It’s Friday night at 7 pm and I’m in the back of a room as big as a football field trying to find my father. The room has about 5000 people and 7 screens that are each so big that they seem overwhelming individually, and together they seem insane. On the stage there is a Rabbi and a cantor and a choir with a dozens of people from dozens of states and a few countries. There were graphics on the screens and words in Hebrew and words in English and pictures of temples and camps where people prayed in much smaller numbers then 5000, but still in communities. Still together.

I have a complicated and continuously evolving relationship with prayer, and this week, working at the largest conference on Jewish life in the world, I got a chance to reflect a little on the things I love about my religion and the things I don’t hold quite as dear. I feel like religion is so often painted in strict black and white. You believe or don’t. You feel an intense connection of there’s nothing there. I hate how conversations about faith leave so little room for grey, because for me, that’s where everything interesting about religion lives.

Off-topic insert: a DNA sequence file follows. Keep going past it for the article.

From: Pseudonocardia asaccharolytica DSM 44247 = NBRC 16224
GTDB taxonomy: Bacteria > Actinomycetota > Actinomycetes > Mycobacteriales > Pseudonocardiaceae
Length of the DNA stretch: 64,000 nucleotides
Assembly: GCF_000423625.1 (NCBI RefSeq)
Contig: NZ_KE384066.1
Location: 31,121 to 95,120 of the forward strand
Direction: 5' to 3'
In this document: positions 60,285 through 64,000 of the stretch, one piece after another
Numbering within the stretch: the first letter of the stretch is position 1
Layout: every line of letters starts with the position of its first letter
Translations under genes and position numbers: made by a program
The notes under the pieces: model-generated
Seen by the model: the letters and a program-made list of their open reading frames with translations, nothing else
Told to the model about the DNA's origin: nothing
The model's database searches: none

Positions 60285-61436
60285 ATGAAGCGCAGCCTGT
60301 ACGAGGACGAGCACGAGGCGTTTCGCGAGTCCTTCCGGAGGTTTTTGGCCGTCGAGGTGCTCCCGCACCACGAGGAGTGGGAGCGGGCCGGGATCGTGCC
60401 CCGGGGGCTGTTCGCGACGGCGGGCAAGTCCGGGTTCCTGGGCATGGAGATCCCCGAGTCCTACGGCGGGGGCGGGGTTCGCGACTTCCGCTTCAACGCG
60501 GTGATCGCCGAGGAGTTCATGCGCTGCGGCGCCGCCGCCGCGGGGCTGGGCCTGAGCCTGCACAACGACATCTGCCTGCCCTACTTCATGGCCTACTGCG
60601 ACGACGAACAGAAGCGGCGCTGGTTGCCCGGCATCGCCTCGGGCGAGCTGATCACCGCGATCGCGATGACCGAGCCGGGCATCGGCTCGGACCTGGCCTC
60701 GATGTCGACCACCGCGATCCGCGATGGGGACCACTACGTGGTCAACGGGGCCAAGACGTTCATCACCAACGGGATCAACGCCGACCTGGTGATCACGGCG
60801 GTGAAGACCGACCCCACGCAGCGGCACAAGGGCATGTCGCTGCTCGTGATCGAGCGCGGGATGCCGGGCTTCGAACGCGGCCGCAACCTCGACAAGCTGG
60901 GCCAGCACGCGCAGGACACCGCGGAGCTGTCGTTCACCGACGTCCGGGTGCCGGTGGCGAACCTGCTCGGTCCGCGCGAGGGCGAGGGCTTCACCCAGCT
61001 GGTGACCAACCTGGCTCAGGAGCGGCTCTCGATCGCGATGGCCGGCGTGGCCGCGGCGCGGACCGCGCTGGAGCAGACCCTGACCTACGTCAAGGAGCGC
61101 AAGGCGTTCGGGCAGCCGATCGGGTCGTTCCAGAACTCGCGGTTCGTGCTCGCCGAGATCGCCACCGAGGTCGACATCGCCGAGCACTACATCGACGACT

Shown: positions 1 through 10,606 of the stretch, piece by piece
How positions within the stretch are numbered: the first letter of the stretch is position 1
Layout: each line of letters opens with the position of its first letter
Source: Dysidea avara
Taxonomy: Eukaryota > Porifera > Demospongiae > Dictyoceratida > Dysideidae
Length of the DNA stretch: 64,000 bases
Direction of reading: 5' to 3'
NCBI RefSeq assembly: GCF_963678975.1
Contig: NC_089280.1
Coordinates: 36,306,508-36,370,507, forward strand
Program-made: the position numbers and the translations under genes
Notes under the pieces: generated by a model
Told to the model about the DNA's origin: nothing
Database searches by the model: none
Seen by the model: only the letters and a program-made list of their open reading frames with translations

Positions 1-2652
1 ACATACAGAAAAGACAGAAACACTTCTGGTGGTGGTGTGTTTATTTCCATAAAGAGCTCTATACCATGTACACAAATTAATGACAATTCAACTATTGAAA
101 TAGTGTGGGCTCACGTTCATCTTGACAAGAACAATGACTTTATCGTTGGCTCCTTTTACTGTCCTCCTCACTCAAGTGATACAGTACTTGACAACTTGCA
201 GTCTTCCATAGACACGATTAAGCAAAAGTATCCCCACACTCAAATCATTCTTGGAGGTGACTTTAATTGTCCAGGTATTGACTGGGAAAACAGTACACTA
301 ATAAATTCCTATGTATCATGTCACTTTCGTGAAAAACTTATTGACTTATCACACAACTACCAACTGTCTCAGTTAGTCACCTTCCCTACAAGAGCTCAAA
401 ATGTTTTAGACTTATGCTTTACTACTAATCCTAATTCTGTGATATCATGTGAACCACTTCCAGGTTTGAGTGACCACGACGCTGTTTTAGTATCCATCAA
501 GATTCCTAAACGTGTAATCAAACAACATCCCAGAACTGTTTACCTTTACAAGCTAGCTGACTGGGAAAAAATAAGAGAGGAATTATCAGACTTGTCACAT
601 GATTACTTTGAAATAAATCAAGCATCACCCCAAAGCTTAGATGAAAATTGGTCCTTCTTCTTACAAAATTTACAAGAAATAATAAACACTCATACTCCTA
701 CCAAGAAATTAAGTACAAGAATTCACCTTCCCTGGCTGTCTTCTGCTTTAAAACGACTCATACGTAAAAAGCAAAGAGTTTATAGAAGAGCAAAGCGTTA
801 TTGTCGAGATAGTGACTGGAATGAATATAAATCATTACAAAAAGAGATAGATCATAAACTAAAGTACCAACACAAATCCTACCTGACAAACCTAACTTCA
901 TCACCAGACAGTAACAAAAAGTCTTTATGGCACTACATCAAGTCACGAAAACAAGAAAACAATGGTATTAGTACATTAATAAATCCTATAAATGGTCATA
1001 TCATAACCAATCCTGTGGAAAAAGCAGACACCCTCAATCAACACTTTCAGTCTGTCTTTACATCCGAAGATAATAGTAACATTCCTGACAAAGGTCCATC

There’s a quote, I heard somewhere, and have since heard a few dozen times more, about how when you put three Jews in a room, you’ll come out with four opinions. I love that need to question and that need to debate at that need to discuss and analyze and not know and to know that you don’t know, but keep going and believing anyhow.

My religion has given me a community to feel a part of and a history to feel proud of. It has given me adventures and experiences and people who mentor me and those I can help grow. It has given me answers and questions, and the ability to feel a little less uncomfortable with the unknown. It has given me homes and purpose. Tradition and pride.

I’m growing and learning still. My religion shapes itself in new ways every day, and truthfully, I’m grateful for that fluid movement. I don’t live a life that’s stagnant, so I don’t need a faith that can’t move with me. I’m doing more and being more and experiencing more. My faith evolves to encompass that.

I’m not saying I have all the answers. I’m not saying I’m right. I’m just saying that not knowing seems like a silly reason to toss thousands of years of history and culture that my people have fought and died to keep alive by the wayside.  I’m happy in my middle. I don’t need a definitive answer on God to know that having a moral code is something that helps me be better and do better.

So I guess this is 500 words on how I’m comfortable not having answers. 500 words on how my faith is important to me, even if others don’t understand it. 500 words on how my faith is important to me even if I don’t understand it.

And that’s fine. That’s good even. That just leaves more room to grow.

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